The whole teaching of the outpouring of the latter rain is based on the famous promise of Joel 2:23 – 29. For our purposes an analysis of verses 23, 28 and 29 will be enough to make the point. The intervening verses describe the temporal results of the outpouring of the latter rain. Verses 28 and 29 deal with the spiritual result, indicating that the rain is spiritual.

23 Be glad then, you children of Zion,
And rejoice in the Lord your God;
For He has given you the former rain faithfully,
And He will cause the rain to come down for you—
The former rain,
And the latter rain in the first month.

28 “And it shall come to pass afterward
That I will pour out My Spirit on all flesh;
Your sons and your daughters shall prophesy,
Your old men shall dream dreams,
Your young men shall see visions.
29 And also on My menservants and on My maidservants
I will pour out My Spirit in those days.

As you can see, the promise of the latter rain is given in the context of the expected, predictable cycle of rain on which Israelite agriculture depended. The former rain came down in late October into early November, per our modern calendar. The latter rain was expected in March and April (the first month on the Jewish calendar, Nissan). So you can see that in Scripture the element of predetermined time is certainly captured. This is consistent with the idea that God knows when the latter rain will be poured out. Indeed, it is He Who has set that time.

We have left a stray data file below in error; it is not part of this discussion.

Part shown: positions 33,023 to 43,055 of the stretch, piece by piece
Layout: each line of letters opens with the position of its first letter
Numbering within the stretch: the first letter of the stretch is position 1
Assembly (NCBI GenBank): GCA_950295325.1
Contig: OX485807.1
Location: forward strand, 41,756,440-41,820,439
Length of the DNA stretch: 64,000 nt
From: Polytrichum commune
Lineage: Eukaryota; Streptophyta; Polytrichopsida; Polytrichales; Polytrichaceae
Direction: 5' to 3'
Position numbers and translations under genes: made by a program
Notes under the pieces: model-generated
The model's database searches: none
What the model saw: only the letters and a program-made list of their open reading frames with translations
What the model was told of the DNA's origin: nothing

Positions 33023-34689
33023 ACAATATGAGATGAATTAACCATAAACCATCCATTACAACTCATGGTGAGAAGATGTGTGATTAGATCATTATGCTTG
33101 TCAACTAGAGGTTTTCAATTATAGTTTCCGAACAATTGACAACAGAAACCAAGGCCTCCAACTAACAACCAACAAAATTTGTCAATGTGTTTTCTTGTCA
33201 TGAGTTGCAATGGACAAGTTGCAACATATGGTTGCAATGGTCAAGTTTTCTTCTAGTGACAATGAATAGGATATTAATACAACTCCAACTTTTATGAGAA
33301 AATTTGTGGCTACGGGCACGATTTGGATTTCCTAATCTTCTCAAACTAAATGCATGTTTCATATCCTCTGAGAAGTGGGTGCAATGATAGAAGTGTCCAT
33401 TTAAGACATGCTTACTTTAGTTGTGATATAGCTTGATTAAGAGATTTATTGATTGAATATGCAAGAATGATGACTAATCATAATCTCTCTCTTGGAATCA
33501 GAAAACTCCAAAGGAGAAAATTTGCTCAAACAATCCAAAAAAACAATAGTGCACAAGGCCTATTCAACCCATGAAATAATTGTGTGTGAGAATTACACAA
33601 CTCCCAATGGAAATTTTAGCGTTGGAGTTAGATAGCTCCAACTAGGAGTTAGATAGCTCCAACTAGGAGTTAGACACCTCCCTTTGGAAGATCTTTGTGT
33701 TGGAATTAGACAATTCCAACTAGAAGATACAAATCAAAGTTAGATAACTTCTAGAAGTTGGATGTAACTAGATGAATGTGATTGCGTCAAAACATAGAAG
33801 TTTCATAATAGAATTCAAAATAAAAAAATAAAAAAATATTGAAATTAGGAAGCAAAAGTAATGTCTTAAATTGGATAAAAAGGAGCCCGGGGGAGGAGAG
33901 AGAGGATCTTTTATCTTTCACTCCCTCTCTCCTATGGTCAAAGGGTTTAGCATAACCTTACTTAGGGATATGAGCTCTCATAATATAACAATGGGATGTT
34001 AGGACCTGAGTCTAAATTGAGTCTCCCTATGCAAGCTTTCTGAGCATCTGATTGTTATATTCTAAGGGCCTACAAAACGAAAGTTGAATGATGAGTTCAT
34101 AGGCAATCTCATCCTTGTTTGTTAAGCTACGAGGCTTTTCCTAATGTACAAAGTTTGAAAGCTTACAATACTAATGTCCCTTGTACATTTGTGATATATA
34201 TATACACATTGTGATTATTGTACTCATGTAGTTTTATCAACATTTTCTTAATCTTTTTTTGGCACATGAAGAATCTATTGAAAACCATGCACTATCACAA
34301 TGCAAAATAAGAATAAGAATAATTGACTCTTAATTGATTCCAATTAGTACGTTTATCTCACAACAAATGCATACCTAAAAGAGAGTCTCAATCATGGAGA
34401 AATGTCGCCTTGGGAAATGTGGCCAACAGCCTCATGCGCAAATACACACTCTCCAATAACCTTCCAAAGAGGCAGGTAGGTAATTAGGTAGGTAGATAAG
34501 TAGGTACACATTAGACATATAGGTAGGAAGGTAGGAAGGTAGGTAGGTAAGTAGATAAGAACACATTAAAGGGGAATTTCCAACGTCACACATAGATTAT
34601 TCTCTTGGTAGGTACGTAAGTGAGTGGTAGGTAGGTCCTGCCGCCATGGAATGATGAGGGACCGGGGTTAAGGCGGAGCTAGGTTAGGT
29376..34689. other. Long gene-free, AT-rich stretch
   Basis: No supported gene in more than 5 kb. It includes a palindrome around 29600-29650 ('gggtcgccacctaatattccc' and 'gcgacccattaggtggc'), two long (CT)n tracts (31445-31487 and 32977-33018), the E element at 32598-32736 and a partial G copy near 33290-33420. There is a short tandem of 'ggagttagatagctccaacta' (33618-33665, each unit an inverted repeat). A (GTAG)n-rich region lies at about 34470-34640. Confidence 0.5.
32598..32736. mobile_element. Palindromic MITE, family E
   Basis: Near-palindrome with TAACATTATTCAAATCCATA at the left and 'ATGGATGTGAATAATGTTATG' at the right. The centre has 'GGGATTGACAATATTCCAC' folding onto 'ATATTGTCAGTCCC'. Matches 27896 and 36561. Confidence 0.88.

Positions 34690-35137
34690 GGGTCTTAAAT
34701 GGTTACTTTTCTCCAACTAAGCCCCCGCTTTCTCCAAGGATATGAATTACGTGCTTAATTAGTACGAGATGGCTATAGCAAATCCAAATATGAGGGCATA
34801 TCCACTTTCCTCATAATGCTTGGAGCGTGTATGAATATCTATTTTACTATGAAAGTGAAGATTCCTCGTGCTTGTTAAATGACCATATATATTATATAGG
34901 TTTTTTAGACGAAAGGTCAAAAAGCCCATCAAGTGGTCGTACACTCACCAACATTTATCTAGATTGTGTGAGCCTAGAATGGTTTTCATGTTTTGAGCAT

However, though fixed within a divine timeline, was it guaranteed? Certainly not. Many times Israel was cursed with drought and famine because of disobedience to God’s law. Indeed, the book of Joel was written as a call to repentance in Judah. God had sent locusts to devour all the produce of their land, and after calling the people to repentance; Joel gives them the promise of coming revival. He couched this in the language of restoration of the people’s livelihood, restoration that came with the timely rains.

So while the restoration was promised, and set on divine timeline, it was not guaranteed. It was dependent on the people’s repentance. God’s will was not the only or final consideration. Consider the larger context of the promise. The whole promissory passage from verse 23 to 29 comes in the context of the larger literary unit beginning from chapter one. But of immediate importance is verses 2:15 – 18. God first asks the people to repent:

15 Blow the trumpet in Zion,
Consecrate a fast,
Call a sacred assembly;
16 Gather the people,
Sanctify the congregation,
Assemble the elders,
Gather the children and nursing babes;
Let the bridegroom go out from his chamber,